Froth always follows function at the Fab Lab cafe!

Just for a change, and especially as it’s Easter weekend, it’s good to finally come across something to rave about!

Ever since I first came across MiT’s Fab Lab concept, I’ve always seen it as a great model for the future development of Design and Technology in schools, and one that moves it away from an out-dated 1960s approach to mass-manufacture, towards the needs of a 21st Century post-industrial society.

Essentially a Fab Lab (short for Fabrication Laboratory) is a small workshop where people from the local community can go and design and make small batches of the things they and their local community need, using 2D and 3D CAD/laser printing systems. And where better to site such a workshop than a local secondary school where it can be used during weekdays by students and in the evenings and at weekend by the public (in many case working with, and probably guided by, the students).

But this new ‘Fab Cafe’ in Japan takes things a step further, and moves the idea out of a workshop into a cafe environment – traditionally a place where people congregate to talk, write, read, draw and entertain one another.  There are more photos of the cafe here.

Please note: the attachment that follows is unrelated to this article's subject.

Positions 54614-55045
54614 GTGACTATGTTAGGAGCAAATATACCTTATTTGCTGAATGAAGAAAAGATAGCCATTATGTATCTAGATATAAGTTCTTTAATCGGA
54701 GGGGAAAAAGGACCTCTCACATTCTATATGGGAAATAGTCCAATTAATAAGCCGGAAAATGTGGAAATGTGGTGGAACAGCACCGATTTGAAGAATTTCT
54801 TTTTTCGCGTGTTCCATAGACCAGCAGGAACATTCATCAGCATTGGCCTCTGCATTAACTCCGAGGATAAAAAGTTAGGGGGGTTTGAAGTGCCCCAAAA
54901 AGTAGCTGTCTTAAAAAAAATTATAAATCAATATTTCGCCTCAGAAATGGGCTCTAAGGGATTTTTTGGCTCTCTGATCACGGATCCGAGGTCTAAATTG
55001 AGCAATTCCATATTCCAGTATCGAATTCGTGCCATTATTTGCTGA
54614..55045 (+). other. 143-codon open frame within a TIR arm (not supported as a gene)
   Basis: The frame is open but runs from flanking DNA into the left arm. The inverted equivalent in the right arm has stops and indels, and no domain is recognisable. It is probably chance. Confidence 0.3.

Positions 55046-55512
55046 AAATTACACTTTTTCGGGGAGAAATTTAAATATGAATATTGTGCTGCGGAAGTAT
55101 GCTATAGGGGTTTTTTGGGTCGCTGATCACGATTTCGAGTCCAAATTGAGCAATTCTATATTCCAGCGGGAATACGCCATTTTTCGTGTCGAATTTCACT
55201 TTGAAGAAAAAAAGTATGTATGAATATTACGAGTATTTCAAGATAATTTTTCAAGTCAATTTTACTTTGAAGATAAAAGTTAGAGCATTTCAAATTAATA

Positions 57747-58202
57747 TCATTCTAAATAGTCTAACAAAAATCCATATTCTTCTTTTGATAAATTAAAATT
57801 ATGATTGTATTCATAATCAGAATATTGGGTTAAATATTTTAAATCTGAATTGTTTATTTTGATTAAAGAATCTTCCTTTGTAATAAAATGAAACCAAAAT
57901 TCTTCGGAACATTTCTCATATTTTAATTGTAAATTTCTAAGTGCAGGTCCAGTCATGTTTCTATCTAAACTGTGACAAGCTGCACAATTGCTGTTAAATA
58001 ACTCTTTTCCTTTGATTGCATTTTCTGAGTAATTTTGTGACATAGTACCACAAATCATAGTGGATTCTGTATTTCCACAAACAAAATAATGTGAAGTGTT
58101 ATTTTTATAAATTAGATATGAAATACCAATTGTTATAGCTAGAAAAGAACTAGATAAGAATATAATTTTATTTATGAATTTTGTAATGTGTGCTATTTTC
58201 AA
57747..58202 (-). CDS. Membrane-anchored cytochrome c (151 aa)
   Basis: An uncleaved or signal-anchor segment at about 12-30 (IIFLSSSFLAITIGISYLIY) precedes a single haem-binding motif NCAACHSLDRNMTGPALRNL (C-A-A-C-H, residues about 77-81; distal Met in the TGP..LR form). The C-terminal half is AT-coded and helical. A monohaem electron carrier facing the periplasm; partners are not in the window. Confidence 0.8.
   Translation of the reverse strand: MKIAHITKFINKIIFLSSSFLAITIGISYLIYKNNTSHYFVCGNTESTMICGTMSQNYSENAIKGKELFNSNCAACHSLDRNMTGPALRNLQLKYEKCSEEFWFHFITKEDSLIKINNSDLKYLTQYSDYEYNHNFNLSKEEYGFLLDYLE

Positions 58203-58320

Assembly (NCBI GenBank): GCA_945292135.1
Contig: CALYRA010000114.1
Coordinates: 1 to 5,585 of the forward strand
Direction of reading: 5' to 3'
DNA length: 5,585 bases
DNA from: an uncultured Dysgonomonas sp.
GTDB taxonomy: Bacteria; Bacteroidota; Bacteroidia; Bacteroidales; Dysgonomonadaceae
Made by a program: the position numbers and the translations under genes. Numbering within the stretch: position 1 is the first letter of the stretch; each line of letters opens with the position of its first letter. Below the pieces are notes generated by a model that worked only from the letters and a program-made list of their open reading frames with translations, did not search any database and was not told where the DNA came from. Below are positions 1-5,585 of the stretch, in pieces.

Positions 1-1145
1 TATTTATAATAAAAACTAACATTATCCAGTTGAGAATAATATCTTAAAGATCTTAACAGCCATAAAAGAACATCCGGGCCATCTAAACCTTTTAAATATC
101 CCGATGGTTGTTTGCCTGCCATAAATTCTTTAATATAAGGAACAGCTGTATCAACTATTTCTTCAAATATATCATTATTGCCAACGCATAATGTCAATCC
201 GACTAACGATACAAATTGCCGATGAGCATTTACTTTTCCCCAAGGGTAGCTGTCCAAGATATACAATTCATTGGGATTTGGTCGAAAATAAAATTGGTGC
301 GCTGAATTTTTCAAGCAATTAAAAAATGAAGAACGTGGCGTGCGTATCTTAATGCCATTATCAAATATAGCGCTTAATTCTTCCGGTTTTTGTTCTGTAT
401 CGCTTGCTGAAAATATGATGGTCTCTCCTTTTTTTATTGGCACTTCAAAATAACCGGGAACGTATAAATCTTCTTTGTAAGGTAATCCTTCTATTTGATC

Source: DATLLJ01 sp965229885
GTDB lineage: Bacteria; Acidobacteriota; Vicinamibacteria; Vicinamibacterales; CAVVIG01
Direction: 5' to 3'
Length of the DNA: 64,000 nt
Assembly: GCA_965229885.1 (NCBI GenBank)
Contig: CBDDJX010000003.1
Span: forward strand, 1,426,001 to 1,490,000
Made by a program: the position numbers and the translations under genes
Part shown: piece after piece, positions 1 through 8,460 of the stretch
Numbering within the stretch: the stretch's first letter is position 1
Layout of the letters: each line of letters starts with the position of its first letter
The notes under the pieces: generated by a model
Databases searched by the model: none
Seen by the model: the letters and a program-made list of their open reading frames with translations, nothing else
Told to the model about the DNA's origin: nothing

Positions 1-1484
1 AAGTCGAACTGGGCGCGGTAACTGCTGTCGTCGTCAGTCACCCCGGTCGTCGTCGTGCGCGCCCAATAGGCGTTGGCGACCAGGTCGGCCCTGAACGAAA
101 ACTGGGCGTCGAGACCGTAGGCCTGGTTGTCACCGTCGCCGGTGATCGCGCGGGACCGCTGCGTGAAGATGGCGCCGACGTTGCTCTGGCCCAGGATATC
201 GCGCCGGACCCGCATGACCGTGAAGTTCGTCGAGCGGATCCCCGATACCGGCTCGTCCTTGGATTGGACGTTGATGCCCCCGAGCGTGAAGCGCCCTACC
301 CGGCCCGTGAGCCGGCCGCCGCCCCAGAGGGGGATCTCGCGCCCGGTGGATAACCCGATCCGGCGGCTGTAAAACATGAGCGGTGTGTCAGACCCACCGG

So let’s consider replacing a traditional D&T workshop in every secondary school in the country with something similar. Students, staff and members of the local community can come in, relax, have a coffee together, collaboratively and globally discuss local needs, and develop their design ideas on their iPads and send them to the 3D laser printer in the corner. It would also be a great environment for learning coding and other IT skills.

However, it seems that 3D printers may soon be a thing of the past.

And maybe one day someone will even be able to explain to me how this actually works?

Don’t say:  I’ll have have a double de-caff skinny latte with an extra shot of laser-resin and a slice of Raspberry Pi. Oh, and an icy tea for my friend.

Do sayTea. Earl Grey. Hot.

Top image credit: masakiishitani